Have I Discovered the Perfect Plotting Method for Pantsers?

Pantsers, where are you? Hooray for having no idea what we’re doing!

That’s what I always thought being a pantser meant. When I penned books in my younger years, I never even touched an outline. I thought I simply didn’t need one – I could write a book from beginning to end flawlessly.

But I’ve come to realise recently that I did have an outline in those days – in my head. I had the time and space back then to think endlessly about my stories. And the brain outlines did have lots of gaps where the story ended up not being so great (hence the reason why none of the 5 books I wrote in middle/high school has ever seen the light of day).

As an adult with a life, family, and job, I don’t have as much brain space as I once did. As much as I hate outlines, I figured out a few years ago that I probably needed one. My old method of winging an entire book off of a single idea just doesn’t work for me anymore.

But there are two main reasons I’m a pantser:

1) I like to discover things as I’m writing and give the story room to grow
2) I simply can’t figure out all the details ahead of time

So how do you outline if you’re a pantser? I mean, we’re all pantsers for a reason, right? Honestly, I think it depends from person to person. Different outlining methods will click with different people. But I recently tried a new method that really worked for me. After using this outlining process, I started writing my story without fear, able to be creative and fill in details on the fly without being completely lost with nowhere to go.

Is this the magic plotting method for pantsers? Let’s find out.

Yes, It’s Story Grid…Again

You all probably know about my obsession with Story Grid by now. It’s not so much a “new” method of looking at storytelling as much as looking at storytelling as a whole and figuring out the science and psychology behind what works and what doesn’t.

While doing Story Grid research on genre for my next book, I came across a wonderful synthesis of genre and the 5 Storytelling Commandments that turns into a skeletal outline. Each genre has obligatory scenes, right? You read a genre because you know what it will be like.

So my current story is in the Action Genre. Under this section on the Story Grid site, they fuse the Action Genre’s obligatory moments with the 5 Storytelling Commandments to create 20 “rough sketch” scenes that make up the whole book.

“Huh, that’s interesting,” I thought. “Could this be…an outline?”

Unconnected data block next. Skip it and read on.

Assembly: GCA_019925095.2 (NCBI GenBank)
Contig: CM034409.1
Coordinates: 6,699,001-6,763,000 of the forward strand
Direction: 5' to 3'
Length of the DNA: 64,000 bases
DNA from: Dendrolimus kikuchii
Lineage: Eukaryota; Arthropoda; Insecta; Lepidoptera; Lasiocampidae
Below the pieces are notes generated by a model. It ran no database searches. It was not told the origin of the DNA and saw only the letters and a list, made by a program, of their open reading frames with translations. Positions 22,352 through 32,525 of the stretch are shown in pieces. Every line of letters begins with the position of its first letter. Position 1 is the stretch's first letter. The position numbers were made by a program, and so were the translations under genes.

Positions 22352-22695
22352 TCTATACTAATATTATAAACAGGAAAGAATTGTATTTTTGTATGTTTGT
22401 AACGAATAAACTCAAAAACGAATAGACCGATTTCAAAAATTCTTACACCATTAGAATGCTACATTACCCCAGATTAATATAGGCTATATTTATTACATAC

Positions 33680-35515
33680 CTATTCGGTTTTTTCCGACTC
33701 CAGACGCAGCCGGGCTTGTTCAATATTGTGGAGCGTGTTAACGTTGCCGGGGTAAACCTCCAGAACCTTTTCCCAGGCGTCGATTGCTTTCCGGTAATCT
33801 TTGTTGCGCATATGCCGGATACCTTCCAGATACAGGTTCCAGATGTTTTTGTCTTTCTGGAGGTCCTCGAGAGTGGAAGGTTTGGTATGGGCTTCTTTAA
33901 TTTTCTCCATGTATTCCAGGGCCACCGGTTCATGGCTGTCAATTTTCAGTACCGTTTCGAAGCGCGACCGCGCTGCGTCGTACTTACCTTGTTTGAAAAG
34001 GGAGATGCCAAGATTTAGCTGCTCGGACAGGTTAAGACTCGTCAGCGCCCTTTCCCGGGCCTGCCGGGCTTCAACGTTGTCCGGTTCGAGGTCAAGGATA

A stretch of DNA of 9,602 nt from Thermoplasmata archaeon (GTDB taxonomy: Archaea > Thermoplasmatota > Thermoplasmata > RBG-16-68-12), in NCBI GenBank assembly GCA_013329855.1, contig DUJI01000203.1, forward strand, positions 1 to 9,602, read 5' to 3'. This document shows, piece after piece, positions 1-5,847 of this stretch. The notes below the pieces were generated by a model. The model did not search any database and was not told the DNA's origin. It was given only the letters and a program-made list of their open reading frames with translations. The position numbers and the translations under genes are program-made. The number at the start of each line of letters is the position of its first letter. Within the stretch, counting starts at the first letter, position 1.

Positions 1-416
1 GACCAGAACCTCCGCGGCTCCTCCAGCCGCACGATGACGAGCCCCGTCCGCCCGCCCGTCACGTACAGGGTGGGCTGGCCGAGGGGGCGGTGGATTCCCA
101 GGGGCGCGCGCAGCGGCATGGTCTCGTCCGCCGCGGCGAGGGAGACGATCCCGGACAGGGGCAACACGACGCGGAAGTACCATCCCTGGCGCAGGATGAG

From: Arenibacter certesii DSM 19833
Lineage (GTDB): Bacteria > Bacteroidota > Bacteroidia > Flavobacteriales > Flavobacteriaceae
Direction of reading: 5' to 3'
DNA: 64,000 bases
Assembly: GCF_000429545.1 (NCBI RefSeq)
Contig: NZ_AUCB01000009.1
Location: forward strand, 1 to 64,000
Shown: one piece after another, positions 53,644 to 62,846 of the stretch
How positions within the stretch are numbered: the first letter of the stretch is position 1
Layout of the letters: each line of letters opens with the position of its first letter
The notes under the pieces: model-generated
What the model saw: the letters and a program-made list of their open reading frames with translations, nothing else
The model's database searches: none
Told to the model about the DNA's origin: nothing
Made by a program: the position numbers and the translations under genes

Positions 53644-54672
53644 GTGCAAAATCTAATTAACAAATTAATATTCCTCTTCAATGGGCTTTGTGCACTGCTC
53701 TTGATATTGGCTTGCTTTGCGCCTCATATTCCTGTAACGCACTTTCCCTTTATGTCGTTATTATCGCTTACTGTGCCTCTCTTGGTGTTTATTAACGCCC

The Method

These 20 scenes aren’t advertised as an outline, but I think they can certainly work like one. Unfortunately, Story Grid hasn’t outlined these 20 scenes for every genre, but I think it’s applicable across the board; you just need to adjust it for your genre’s obligatory scenes.

I decided to try it, and almost instantly, it clicked. It’s one of the least stressful plotting methods I’ve ever tried. Here’s why it works:

  1. It kept my ideas flowing
  2. It didn’t get me hung up on details
  3. It gave me a bare-bones story that I can still discover as I write
  4. It set the foundation for a good, rounded-out story
  5. It gave me a lot of good info to take to the character planning stage

I also love this outlining method because it’s genre-specific. You’re not just filling in some generic boxes, but something that’s tailored to your story and based around the key scenes in your genre.

Try It Yourself!

Don’t just believe me; take a look here at the bottom of the page for Story Grid’s 20 Skeletal Scenes “outline.” Even if your story is in a different genre, the 5 Storytelling Commandments still apply, so I believe you can tweak it a bit to insert your genre’s obligatory scenes. This outlining method really clicked with me as a pantser, so I hope you’ll give it a try.

What’s your favourite outlining method? Let me know in the comments?

And if you’re having trouble getting started with your book, check out my services! I offer both book coaching and feedback.

Happy writing!

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Photo by Hal Gatewood on Unsplash

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When you write as much as I do, you have to take frequent breaks from sitting. A standing desk (not a whole desk, but a mini desk that will sit on top of my current desk with my laptop, keyboard, and mouse and extend upward) will allow me to continue working while maintaining that good blood flow to my brain. Thank you so much for your support that allows me to keep producing free content. God bless you! ♥️ E.J.


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